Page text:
viernes, 11 de septiembre de 2015


I was checking my library for books bought this year, looking for books originally published also this year, and I realized something.

Most books I bought since January are one or two years old. Part of it is that I buy frequently from StoryBundle, and those books are usually not the most recent in the writer's catalogue. Not "ancient", mind you, but not "current".

Then, some of it is that I'm still discovering new writers. This is indie's world "fault". New writers, old writers gone indie, new distribution channels. I'm not sure if I'm before my time or not in my habits as a reader. Pioneer? Early adopter? As an English language reader or as a Spanish citizen? Mainstream or Science Fiction?

Kris has written on discoverability before. And about the produce model. I don't think, at this stage, that it's in question that the big ones are having trouble changing gears.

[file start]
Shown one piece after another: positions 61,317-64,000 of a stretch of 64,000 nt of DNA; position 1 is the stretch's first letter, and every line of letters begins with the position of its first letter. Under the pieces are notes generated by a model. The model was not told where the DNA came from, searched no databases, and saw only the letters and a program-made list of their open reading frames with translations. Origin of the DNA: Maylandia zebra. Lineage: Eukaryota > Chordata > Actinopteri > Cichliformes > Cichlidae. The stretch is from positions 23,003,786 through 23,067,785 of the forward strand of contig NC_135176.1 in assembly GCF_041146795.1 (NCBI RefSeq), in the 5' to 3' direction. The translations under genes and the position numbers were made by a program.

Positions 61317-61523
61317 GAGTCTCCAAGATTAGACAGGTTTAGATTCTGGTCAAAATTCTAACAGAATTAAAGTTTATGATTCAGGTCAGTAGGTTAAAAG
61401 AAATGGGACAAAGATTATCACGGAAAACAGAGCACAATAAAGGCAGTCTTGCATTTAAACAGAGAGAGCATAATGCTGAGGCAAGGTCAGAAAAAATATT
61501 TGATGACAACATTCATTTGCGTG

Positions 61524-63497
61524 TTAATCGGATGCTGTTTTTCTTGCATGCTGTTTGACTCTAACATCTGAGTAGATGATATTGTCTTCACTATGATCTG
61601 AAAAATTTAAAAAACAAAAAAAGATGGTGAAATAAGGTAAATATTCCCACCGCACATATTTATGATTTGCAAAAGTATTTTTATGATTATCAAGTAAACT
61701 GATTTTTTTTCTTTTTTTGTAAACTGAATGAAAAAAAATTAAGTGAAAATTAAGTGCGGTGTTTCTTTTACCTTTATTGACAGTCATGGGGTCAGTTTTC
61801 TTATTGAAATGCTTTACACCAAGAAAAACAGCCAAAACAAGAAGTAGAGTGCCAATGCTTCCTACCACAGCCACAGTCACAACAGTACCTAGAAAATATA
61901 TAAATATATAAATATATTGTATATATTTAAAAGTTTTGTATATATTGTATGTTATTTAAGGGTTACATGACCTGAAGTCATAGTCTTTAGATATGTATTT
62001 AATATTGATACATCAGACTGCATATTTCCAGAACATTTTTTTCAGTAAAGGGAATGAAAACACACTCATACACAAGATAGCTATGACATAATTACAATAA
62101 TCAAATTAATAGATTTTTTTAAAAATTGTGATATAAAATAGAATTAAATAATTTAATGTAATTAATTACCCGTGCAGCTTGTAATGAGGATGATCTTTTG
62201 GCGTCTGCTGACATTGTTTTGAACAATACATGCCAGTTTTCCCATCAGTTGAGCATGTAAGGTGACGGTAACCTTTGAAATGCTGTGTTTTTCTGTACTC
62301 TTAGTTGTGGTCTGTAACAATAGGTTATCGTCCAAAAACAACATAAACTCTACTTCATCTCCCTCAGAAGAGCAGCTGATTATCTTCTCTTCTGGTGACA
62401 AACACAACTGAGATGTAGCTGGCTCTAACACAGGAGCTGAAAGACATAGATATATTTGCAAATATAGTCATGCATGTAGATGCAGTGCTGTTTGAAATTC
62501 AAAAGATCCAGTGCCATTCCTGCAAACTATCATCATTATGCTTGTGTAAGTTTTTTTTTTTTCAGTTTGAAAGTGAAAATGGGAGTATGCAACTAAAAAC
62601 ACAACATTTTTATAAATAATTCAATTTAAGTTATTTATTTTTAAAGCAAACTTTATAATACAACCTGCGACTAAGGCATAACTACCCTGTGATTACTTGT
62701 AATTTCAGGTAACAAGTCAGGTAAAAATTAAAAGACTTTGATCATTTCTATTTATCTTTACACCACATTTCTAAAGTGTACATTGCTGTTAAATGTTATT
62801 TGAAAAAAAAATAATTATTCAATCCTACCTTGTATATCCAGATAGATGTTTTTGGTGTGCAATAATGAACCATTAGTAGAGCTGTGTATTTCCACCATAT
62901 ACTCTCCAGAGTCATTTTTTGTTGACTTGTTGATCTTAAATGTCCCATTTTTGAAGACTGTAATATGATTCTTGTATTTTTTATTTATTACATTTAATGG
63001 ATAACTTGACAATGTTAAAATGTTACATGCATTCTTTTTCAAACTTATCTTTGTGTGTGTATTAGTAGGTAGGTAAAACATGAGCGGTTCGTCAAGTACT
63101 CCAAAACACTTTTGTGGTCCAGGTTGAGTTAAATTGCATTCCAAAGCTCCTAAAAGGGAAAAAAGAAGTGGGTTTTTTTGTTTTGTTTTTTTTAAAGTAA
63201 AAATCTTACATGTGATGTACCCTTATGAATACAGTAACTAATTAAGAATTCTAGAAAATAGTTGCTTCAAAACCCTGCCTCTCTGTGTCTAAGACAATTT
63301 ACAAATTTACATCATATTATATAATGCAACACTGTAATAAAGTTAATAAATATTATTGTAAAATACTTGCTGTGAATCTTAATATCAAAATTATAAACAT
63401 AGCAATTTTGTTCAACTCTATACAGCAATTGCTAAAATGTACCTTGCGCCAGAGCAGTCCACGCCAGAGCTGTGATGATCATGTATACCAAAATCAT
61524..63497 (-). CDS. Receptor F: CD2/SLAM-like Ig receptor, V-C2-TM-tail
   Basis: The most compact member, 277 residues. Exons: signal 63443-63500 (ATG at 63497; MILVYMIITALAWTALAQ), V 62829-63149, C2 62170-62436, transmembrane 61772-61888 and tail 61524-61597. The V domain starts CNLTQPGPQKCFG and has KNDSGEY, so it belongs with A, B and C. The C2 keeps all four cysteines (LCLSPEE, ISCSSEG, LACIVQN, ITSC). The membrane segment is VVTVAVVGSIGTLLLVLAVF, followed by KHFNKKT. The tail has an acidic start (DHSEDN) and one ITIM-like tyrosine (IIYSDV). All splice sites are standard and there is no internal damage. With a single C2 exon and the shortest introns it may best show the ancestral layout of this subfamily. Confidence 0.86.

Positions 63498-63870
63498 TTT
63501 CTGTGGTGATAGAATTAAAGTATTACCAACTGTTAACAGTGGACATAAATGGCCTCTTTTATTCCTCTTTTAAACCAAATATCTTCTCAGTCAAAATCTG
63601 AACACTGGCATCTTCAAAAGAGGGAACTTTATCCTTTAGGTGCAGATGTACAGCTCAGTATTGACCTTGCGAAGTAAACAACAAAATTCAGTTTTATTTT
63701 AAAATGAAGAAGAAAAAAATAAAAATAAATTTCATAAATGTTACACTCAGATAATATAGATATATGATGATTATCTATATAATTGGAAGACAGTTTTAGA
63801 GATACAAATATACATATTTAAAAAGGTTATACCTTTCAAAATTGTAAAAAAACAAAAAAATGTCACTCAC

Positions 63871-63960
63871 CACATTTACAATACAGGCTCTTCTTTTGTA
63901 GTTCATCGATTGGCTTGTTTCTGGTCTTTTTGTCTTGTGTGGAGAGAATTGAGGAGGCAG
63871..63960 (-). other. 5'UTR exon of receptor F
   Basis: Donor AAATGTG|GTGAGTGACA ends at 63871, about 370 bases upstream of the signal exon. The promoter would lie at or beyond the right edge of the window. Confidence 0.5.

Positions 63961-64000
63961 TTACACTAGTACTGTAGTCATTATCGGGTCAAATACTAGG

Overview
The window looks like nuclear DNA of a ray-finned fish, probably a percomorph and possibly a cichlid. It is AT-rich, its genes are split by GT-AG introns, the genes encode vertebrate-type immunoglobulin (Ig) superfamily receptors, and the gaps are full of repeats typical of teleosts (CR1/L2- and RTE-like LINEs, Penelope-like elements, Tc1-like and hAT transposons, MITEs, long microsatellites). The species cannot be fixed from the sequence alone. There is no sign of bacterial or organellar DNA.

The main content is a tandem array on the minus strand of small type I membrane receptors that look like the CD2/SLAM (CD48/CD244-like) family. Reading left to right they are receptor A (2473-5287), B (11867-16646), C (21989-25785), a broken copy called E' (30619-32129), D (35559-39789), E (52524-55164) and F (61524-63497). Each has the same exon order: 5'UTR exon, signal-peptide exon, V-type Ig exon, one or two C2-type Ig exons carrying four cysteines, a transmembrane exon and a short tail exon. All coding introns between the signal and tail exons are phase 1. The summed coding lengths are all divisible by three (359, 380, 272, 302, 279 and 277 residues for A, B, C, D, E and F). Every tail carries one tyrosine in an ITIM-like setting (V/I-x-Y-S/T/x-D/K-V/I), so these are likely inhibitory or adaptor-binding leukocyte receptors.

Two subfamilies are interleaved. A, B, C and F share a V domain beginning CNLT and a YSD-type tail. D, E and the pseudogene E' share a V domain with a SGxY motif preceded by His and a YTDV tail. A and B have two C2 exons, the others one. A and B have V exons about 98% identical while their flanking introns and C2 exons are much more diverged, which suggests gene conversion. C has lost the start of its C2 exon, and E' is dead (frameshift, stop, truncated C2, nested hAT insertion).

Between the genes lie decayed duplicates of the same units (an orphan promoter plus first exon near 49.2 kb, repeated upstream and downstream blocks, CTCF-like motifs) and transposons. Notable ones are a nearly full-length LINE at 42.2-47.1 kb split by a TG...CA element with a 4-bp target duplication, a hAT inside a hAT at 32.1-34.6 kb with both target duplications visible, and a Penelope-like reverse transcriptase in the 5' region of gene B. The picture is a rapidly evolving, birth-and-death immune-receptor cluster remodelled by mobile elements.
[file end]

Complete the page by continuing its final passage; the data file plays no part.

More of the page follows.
But so are we.

More so than them, considering how easily they've changed, as far as I know, their contracts to reflect this. But... Were do we look for new writers. Not books from a writer we enjoy, but a new one. We used to have certain channels for that, more or less controlled by publishers.

Now, we don't. Not really. Yes, amazon. And Goodreads. Sure. And podcasts. But, see, everyone knows the book is not going out of print. There's no hurry. No penalty if you discover a book several months later. Amazon, Kobo, CreateSpace will be happy to send you a copy.

And the qualification requirements for prizes will have lapsed. So, the same old imprints will be there.

Thoughts? Take care.

jueves, 3 de septiembre de 2015

I don't want a Hugo

This is sort of a personal recap on the Hugo kerfuffle. From someone who's only been to the States visiting friends. So, not the same starting point of either camp.

Personal background in SF

Two basic points: I grew up with the Nebula as the professional award and the Hugo as the reader's choice. And I'm Mediterranean. Spaniard. Oh, three: I consider myself a conservative, but card carrying reds (think younger Eric Flints) disagree strongly (I am the token conservative, mostly, in most of my groups). From the barricades and even when they have to carry one of their own to the ER because a trailer truck decided to run him over (I do hope the jerk gets to be a ward of the state). Anyhow, US and European left/right axis are not equivalent (#).